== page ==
Sir Colin Davis - farewell to a champion of new music
Fulsome tributes are appearing around the world to Sir Colin Davis who has died aged 85. In his later years Sir Colin was revered for his towering interpretations of established masterpieces, but his commitment to new music also needs to be remembered. He was given little credit for his work as chief conductor of the BBC Symphony Orchestra from 1967 to 1971 laying the foundations that his successor Pierre Boulez built on so successfully. Indeed, as the following list shows, he was championing new music well into Boulez’s tenure with the orchestra: among the first performances – either world (wfp), European (efp), or UK (ukfp) – that Sir Colin conducted with the BBCSO were Shostakovich Cello Concerto No 2 (efp1966), Walton Capriccio burlesca (ukfp 1969), Thea Musgrave Clarinet Concerto (wfp 1969), Hugh Wood Cello Concerto (wfp 1969), Shostakovich Symphony No 2 (efp 1969), Gordon Crosse Violin Concerto No 2 (wfp 1970), Kurt Weill The Lindbergh Flight (ukfp 1970), Malcolm Arnold Fantasy for Audience and Orchestra (wfp 1970), Malcolm Williamson The Stone Wall: opera for Audience and Orchestra (wfp 1971), Gordon Crosse Celebrations (ukfp 1972), and Peter Racine Fricker Symphony No 5 for Organ and Orchestra (wfp 1976).
Sir Colin’s advocacy of the music of Sir Michael Tippett is also particularly noteworthy: he conducted the premiere of The Knot Garden in 1970 shortly before becoming music director of the Royal Opera House, Covent Garden and his recordings of the composer’s first three symphonies for Decca with the London Symphony Orchestra from the same period remain the definitive accounts of these overlooked masterpieces. Another less celebrated aspect of Sir Colin’s work was his devotion to young musicians: just two examples that received coverage here were his searing account with a student orchestra in 2006 at Snape Maltings of Elgar’s First Symphony – close your eyes and you would have thought the conductor was the same age as the players – and his workshop performance of the same work with the Chamber Orchestra Anglia in 2008 – “Oh you see, I don't worry about status'” – where I took the header photo. The critics were divided about Sir Colin’s conducting of the Götz Friedrich directed Ring at Covent Garden, but his 1976 Götterdämmerung provided my wife and me with a memorable wedding present. Thank you Sir Colin, and it is fitting that you have now joined the gods in Valhalla.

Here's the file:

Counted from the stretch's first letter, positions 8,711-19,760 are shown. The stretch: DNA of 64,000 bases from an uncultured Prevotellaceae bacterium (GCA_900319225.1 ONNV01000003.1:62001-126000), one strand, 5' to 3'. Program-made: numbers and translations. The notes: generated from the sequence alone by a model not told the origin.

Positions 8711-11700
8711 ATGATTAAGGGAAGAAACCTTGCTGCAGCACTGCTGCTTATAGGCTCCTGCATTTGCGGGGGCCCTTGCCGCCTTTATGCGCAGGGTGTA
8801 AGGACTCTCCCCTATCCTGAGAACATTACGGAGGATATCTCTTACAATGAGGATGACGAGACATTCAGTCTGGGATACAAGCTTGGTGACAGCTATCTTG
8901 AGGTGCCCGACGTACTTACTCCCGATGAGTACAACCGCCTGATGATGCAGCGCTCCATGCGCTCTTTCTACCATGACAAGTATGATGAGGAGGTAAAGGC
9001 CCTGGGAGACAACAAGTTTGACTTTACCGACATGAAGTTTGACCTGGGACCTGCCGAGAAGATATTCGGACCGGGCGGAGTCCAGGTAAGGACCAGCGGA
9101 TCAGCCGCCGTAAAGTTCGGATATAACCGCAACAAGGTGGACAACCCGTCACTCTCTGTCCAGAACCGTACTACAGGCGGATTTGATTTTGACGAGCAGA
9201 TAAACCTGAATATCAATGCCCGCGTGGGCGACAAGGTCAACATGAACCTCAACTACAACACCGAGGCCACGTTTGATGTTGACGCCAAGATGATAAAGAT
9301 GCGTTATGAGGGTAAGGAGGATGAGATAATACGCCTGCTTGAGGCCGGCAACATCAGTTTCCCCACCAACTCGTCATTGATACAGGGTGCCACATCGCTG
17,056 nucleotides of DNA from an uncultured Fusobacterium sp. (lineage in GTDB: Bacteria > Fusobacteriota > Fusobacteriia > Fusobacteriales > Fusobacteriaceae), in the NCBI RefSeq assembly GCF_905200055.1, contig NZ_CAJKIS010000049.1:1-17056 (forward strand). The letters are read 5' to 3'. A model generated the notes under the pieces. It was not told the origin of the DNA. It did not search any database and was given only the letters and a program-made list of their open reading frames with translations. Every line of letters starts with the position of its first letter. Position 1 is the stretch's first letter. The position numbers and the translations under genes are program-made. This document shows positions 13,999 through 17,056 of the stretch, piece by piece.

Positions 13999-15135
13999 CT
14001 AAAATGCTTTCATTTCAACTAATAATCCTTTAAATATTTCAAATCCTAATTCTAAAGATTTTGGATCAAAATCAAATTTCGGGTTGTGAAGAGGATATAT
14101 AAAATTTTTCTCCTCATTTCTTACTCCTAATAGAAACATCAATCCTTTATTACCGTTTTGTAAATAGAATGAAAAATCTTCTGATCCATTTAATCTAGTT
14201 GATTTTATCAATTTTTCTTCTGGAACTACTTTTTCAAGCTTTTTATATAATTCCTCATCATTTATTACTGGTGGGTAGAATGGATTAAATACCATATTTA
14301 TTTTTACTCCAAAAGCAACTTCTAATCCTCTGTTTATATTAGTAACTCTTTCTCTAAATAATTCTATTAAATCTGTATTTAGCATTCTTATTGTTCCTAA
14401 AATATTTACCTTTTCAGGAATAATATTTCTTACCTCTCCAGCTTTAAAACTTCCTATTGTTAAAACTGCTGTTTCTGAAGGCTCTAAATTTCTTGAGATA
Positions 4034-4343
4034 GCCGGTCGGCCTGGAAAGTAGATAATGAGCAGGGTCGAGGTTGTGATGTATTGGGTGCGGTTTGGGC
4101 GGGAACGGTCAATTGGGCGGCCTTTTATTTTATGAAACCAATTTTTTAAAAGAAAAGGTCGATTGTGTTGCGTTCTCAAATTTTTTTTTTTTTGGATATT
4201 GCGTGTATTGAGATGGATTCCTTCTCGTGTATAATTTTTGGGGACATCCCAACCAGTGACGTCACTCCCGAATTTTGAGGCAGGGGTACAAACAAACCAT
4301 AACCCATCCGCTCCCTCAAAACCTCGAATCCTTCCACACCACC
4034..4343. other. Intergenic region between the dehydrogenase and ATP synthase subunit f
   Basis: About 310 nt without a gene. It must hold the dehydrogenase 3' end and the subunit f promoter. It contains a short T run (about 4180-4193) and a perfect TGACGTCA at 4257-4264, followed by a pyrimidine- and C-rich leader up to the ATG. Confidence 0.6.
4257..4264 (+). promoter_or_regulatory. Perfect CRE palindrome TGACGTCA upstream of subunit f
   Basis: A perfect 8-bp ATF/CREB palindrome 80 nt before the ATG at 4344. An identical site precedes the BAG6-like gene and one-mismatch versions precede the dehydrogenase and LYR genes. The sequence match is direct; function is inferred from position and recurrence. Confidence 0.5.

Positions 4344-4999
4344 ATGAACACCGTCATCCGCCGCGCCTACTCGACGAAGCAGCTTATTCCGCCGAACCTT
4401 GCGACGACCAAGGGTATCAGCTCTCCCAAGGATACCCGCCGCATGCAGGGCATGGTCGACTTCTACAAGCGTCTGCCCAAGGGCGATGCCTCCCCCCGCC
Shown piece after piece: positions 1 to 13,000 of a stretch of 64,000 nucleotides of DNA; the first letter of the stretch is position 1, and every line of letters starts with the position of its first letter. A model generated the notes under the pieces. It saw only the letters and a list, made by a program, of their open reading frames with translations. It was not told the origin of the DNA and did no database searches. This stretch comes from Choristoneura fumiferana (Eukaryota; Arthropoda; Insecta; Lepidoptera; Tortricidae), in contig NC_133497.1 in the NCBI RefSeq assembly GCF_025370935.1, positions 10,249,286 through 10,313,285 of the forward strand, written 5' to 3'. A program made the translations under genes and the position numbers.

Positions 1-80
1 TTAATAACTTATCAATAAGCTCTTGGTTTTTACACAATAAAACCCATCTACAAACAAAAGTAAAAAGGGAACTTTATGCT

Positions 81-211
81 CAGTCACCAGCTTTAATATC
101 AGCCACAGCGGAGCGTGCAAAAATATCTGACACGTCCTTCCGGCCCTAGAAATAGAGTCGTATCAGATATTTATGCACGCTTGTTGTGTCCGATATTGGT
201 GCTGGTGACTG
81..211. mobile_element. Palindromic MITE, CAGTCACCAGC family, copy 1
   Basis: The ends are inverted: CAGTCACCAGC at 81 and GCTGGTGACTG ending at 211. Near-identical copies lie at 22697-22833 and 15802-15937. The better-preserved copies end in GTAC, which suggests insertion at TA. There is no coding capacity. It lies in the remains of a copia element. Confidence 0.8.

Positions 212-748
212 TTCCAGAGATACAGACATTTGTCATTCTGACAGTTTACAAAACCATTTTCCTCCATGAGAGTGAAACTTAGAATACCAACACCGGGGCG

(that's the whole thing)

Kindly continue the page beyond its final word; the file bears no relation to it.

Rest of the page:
Also on Facebook and Twitter. Photo is (c) On An Overgrown Path 2013.
This is one of the rare occasions when I see an obituary and truly mourn. The last time was not long ago when I read of the death of Jacques Barzun, the polymathic and generally astonishing historian of ideas who left us at the age of 104.There's a connection here, for one of Barzun's passions was Berlioz - his friend Auden joked that Barzun wasn't aware of the existence of any other composer. It was a bit of an obsession, I must say. He wrote Berlioz and the Romantic Century, and Sir Colin visited him in New York for consultations on Berlioz. There is another connection, and that is Davis and Barzun were both on their different paths towering figures of a sort that has nigh on died out. I can't think of anyone with us now who comes anywhere close to Barzun's polymathic mastery of ideas - I recall a fellow historian saying he'd just looked at Barzun's bibliography and it had thoroughly depressed him. And very few conductors of the stature of Davis. That is why I mourn.
It's extraordinary that so few of his Tippett recordings are around now - having been able to download the Third Symphony, I found - preparing for Friday's BBCSO performance conducted by Brabbins - that the Second isn't even available in that format.
By the way - I only point this out because I myself was told of the error in my use of the word not so long ago - 'fulsome' actually means 'excessive or insincere'. I hope that's not what you meant!
Your pointing out my misuse of 'fulsome' is appreciated and does highlight an interesting point. I have become increasingly aware of the overuse of certain adjectives in connection with classical music - legendary, towering, masterly, celebrated etc etc.
BBC Radio 3 presenters are by far the worse culprits, but I am also guilty. So recently I have been making a conscious effort to expand my written vocabulary, but not, as you rightly point out, always with total success. But better, I think, one misused fulsome than ten more iconics!